Inequality, Wages and Debt

Further to my earlier post on how to respond to record household debt, I wrote a longer piece for a wider audience at The Mark. Thanks for the great comments on the post!

Missing the Vote: Democratic Reform in BC

I’ve long thought that we should lower the voting age to 16, so thanks to Mike deJong for raising it in the BC Liberal leadership campaign. I speak from some experience, as I voted shortly after I turned 17 in the Ontario provincial election. I was a frosh in residence at Western and no one […]

Homelessness in Canada’s North

I’m the main researcher on a three-year SSHRC-funded research project looking at homelessness and affordable housing in the Northwest Territories (NWT).  Frances Abele (Carleton University) is Principal Investigator on the project, and Arlene Haché (Yellowknife Women’s Society) is Co-Investigator.  The project falls under the larger umbrella of the Social Economy Research Network of Northern Canada. Though several […]

Global Wage Crisis

The International Labour Organization has just released its second Global Wage Report, “Wage Policies in Times of Crisis.” The International Trade Union Confederation’s press release follows: 15 December 2010 – The ITUC has welcomed the second Global Wage Report from the International Labour Organization (ILO). “Today’s report reinforces what unions around the world have been […]

What to do about Household Debt?

It’s a funny old economy we live in. The release of today’s national balance sheet accounts has aroused great concern about the rise of the ratio of household debt to personal disposable income to a new record of 148%. Mark Carney and our banks want – quite rightly – to discourage further borrowing to prevent […]

A Provincial Scattergram

Further to my earlier post on Happiness and Inequality, here is a scattergram on the relationship between income inequality (measured by the ratio of the top to bottom quintile of after tax family income) and happiness (satisfied and very satisfied with life.) Quite a tight fit.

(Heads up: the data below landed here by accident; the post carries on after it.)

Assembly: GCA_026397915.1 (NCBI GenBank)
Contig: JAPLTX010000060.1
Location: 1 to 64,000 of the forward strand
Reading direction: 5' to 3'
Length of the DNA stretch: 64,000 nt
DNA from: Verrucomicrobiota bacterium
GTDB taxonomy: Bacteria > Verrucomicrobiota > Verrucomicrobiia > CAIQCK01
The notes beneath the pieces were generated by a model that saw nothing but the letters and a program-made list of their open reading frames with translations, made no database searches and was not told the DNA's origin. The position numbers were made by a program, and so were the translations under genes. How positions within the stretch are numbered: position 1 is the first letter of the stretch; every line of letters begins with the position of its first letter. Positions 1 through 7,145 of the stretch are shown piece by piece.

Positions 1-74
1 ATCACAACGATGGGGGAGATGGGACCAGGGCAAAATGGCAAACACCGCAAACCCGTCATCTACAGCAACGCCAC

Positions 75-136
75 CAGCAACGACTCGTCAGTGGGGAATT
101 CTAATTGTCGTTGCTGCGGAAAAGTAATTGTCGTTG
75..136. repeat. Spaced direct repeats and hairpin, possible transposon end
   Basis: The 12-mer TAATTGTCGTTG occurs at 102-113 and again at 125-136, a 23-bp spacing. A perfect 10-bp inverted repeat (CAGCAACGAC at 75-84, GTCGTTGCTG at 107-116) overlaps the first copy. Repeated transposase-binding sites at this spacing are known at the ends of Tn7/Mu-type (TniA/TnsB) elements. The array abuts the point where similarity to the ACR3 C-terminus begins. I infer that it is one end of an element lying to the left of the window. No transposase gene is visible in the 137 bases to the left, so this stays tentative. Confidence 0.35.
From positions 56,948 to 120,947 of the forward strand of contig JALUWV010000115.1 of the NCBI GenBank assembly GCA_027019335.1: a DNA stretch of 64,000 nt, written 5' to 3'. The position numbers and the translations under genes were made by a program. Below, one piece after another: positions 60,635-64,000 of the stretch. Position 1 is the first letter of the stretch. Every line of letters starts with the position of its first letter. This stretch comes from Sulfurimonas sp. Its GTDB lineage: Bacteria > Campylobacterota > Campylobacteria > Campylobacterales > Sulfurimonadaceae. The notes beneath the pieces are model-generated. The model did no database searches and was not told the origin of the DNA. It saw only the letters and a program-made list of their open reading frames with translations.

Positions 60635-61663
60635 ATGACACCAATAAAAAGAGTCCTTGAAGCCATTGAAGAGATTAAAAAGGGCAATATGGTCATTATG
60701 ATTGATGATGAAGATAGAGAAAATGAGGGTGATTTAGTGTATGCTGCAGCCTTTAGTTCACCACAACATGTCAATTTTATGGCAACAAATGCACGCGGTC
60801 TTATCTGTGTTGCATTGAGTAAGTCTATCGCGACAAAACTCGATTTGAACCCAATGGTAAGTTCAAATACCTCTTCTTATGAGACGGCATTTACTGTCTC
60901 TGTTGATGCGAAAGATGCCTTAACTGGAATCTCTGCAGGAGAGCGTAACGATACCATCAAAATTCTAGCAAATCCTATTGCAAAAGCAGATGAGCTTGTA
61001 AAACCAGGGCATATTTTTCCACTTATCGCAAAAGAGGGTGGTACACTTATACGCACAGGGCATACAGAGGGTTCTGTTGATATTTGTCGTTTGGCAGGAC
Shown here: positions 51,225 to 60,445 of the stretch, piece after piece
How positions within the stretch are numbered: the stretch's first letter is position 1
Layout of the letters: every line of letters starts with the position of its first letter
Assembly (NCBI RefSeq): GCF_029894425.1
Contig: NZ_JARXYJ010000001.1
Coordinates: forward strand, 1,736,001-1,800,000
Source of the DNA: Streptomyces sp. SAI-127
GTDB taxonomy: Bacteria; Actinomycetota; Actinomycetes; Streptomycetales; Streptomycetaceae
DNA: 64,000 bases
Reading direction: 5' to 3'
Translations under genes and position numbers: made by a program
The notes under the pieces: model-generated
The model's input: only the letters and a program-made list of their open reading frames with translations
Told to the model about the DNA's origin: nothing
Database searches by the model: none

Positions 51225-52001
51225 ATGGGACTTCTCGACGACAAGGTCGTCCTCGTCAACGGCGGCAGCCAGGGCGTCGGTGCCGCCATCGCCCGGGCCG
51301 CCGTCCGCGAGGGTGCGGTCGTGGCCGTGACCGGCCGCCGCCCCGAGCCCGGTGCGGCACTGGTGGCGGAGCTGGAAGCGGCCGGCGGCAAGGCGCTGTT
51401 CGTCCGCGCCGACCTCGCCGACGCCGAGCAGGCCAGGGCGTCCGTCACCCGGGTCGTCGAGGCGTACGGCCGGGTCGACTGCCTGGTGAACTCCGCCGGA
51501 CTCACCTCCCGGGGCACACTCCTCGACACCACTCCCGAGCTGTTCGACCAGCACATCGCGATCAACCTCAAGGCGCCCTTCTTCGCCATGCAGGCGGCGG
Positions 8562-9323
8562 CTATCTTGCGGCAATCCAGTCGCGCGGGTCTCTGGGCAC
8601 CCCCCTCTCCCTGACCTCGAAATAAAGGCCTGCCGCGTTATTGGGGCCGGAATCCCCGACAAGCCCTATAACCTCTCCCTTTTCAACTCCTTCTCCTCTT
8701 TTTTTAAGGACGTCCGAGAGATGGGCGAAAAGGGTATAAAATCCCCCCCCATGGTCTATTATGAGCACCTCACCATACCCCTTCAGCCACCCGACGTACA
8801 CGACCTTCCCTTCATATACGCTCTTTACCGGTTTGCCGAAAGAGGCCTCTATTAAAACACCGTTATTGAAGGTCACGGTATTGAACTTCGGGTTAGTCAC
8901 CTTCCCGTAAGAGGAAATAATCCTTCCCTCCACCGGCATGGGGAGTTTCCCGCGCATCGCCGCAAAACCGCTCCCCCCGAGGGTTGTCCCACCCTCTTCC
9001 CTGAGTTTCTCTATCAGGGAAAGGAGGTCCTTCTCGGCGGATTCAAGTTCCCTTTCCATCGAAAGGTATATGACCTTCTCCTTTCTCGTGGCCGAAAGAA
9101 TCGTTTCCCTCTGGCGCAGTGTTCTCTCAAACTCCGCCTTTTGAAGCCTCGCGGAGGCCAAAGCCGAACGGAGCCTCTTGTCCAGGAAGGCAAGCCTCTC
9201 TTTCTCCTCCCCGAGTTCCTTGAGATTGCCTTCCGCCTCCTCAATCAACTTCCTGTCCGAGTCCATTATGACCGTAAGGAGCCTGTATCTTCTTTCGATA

The Economic Footprint of a Canadian-Made Car

Like most dailies, the Globe and Mail produces a honking big weekly supplement on cars; theirs is called Globe Drive, and comes out every Friday.  One feature of the section is a mildly amusing column called “My Wheels,” each edition of which features some minor Canadian celebrity discussing their personal choice of vehicle. I recently […]

The Jobs Crisis and the Recovery

The tripartite International Labour Organization (ILO) has released it’s flagship 2010 World of Work Report. It offers a useful partial counterpoint to the economic analysis of other international organizations such as the IMF and the OECD. The ILO argues that the employment rate in advanced countries will not return to pre crisis levels until well […]

Industry Canada Pans Free Trade?

Shortly before I left Canada, Canadian Business magazine contacted me for a story on productivity. It highlighted a presentation by Industry Canada economist Annette Ryan. I was struck by slide 40 (41 of 44 in the PDF): In an endogenous sunk cost model, opening free trade and intensifying competition leads to a divergence in innovation […]

Poor Capitalists?

Over at Worthwhile Canadian Initiative, Stephen Gordon argues that capitalists are not rich. Of course, wealth is more or less synonymous with owning things that can be broadly defined as capital. Stephen’s argument is focused on income: “If capital income is concentrated among high earners, then it could still be argued that increasing labour’s share […]

Canadian Housing Observer 2010